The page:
2016 has proved to be a significant year for Augmented Reality.
Beginning in early Spring, investments in AR surpassed a billion dollars for the first time ever, Pokémon Go astonished the world with its incredible success, and it received high praise from Apple’s CEO Tim Cook. Most recently, the White House is creating an app that implements AR onto a real one dollar bill, revealing a virtual tour of its grounds, history lessons, and interactive animations. Considering all that has occurred, it’s no wonder that many have been wondering about the future of AR and where it will stand in the coming year.
Thus far, it appears that AR is going to make quite the impression in 2017.
Many have reported that there will be major progress and, most likely, continued success, as the technology has now proved to be a game-changer for both work and entertainment purposes since it’s first real showing on the market in 2015. In November, Research firm IDC predicted that 30% of consumer-facing companies in the Forbes Global 2000 will experiment with AR as part of their marketing efforts. Backed by investor 21 Century Fox, Osterhout Design Group has recently raised $58 million dollars to develop new mobile AR glasses that will refine the technology and make it more accessible to people in a broad range of industries.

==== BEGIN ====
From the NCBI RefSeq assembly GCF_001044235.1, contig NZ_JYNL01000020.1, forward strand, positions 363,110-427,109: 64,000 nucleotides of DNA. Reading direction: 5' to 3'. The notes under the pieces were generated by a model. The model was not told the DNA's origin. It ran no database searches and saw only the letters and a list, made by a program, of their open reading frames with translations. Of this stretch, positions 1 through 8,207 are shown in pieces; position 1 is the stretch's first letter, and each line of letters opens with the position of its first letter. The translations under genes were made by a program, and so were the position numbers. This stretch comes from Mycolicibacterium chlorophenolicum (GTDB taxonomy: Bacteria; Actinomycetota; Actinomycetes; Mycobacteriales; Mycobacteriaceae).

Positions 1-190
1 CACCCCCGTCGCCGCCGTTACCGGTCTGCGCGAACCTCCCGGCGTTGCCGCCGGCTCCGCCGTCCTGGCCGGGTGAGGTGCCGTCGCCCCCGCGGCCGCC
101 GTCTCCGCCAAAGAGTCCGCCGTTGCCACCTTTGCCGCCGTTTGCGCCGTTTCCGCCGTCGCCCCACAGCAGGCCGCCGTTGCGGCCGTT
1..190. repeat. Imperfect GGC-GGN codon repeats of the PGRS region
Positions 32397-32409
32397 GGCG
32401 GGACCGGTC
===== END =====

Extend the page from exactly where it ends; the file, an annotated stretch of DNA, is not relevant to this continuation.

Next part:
Niantic, the company responsible for the development of Pokémon Go, believes that AR’s delivery of relaying information will not only assert itself as useful for a multitude of industries and consumers, but will surprise people with its ability to be immersive and productive in a healthy manner that is not obtrusive to the real world. According to its CEO John Hanke, “Augmented Reality is the spiritual successor to the smartphone that we know and love today…in the end, I think that it’ll make our lives better.” In an animated short, he explains how, for 20+ years, technology has been designed to serve all of our needs, but in a stationary stance that requires us to be tethered to a singular screen at all times. AR’s capabilities will allow us to reimagine the design of technology, delivering an experience that is less seclusive, and more social, engaging, and integrated into our day-to-day lives
Although it remains to be seen if offices will be filled with employees wearing HoloLenses, or if children will be scanning every day objects instead of reading textbooks to learn about history, it’s clear that AR is expected to make larger-than-life waves in 2017. We have high hopes for AR in the coming year.